As UOB profits slump 40% two sets of employees are still doing well

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As UOB profits slump 40% two sets of employees are still doing well

Traders and technologists enjoyed a good Q3 at UOB, even as the bank reported a 40% year-on-year drop in quarterly net profit to S$668m, driven by loan-loss provisions and declines in interest income. Net profits were down 33% in the year to end-September.

Operating profits in global markets were up 69% for the first nine months as UOB followed its US and European peers in benefiting from market volatility. The division registered a “stronger trading performance and gain from sale of investment securities, as well as higher revenue from funding and liquidity management on the back of a sharp decrease in interest rates,” according to UOB’s earnings report, which was published today.

Profits in group wholesale banking inched up 1%, “supported by loans, trade and treasury products”. Group retail’s profits were down 5%, “affected by declining interest rates, partly moderated by healthy deposit growth, higher wealth income, and expense management”.

Meanwhile, CEO Wee Ee Cheong praised the work of the firm’s tech professionals, who took advantage of Covid-19-related surges in digital usage to accelerate UOB’s “omni-channel approach” to digital banking. He singled out platforms such as the app UOB Mighty and the Southeast Asian virtual bank TMRW, which have seen a “rise in engagement and transactions”. UOB has also been hiring in tech through the year and the third quarter. About 41% of UOB’s current vacancies are in technology.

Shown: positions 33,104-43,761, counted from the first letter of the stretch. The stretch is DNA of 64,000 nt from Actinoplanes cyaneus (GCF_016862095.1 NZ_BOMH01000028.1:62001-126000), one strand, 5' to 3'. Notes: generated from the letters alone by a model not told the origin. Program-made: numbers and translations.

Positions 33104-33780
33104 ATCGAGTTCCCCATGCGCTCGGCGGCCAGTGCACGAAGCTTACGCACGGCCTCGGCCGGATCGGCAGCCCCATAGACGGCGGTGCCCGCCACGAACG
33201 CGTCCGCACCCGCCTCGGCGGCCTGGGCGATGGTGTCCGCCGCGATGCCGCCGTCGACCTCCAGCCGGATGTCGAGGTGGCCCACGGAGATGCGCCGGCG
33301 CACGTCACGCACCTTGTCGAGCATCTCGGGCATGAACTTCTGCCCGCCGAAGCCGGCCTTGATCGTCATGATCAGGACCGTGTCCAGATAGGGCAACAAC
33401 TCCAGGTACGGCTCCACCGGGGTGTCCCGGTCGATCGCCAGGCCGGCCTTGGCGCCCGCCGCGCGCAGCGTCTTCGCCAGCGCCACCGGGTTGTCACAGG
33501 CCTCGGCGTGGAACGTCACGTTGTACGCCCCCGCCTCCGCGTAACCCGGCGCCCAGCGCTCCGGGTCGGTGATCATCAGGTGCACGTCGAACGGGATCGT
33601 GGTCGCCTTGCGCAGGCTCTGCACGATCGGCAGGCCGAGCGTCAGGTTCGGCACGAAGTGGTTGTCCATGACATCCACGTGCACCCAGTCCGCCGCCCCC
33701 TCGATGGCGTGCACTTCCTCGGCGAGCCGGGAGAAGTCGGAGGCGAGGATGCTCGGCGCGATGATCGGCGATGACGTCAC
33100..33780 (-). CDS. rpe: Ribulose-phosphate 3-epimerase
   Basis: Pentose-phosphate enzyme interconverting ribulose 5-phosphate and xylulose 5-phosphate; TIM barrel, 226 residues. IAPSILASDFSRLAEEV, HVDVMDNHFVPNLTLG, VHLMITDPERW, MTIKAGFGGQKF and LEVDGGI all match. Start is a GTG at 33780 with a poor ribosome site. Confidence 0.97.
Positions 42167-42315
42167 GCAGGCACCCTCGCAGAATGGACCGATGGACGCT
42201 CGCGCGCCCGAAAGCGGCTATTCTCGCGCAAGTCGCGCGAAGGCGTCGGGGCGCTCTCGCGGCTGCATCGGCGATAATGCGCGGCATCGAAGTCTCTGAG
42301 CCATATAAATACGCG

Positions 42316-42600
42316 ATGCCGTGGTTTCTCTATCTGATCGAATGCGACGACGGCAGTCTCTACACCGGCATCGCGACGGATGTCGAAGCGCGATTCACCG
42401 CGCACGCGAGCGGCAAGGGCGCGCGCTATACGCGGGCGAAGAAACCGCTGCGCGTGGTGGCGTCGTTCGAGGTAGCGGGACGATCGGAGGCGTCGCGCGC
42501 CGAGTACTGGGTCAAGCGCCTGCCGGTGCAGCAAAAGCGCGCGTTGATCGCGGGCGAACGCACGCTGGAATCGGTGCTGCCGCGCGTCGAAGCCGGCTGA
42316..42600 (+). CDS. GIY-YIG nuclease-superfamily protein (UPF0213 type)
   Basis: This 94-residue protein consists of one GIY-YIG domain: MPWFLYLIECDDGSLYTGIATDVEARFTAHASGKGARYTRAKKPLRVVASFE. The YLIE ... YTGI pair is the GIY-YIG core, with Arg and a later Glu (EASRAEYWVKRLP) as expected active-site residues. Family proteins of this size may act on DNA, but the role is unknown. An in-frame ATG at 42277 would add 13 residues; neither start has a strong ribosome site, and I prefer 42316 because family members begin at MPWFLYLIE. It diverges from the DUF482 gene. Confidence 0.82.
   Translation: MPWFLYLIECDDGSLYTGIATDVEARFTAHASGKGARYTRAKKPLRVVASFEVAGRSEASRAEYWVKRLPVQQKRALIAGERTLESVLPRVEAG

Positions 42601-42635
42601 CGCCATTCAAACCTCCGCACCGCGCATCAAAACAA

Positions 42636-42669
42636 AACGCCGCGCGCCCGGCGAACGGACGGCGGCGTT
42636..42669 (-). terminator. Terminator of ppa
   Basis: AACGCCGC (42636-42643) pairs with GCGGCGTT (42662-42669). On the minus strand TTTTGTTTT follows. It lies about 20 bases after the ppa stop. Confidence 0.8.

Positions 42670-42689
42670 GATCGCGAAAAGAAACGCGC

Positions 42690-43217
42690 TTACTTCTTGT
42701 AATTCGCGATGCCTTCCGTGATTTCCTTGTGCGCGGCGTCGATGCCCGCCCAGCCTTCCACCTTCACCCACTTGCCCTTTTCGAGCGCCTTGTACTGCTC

Overall, however, there are signs of natural attrition from UOB’s headcount. While UOB has pledged not to make layoffs during the pandemic, its headcount was down 1.4% to 26,495 in the six months to end-June. UOB did not publish its end-September workforce figures, but staff costs for the first nine months fell 7.5% to $1,888m.

UOB also revealed in its results that 10,000 of its staff – or about 37% of its workforce, going by June figures – were working remotely in October. This suggests that UOB, like other banks in Singapore, is slowly increasing its office-based staffing levels. In September, UOB us told that 50% of its employees were working from home.

The bank confirmed that it is still “providing additional allowances, family care leave and face masks” for staff as well as “educational webinars” focused on physical and mental wellness. It has also offered on-the-job training for 100 graduates for up to 12 months with potential conversion to permanent positions, a likely reference to its participation in the SG United training programme, which the government introduced earlier this year in response to the pandemic.

Image credit: unsplash

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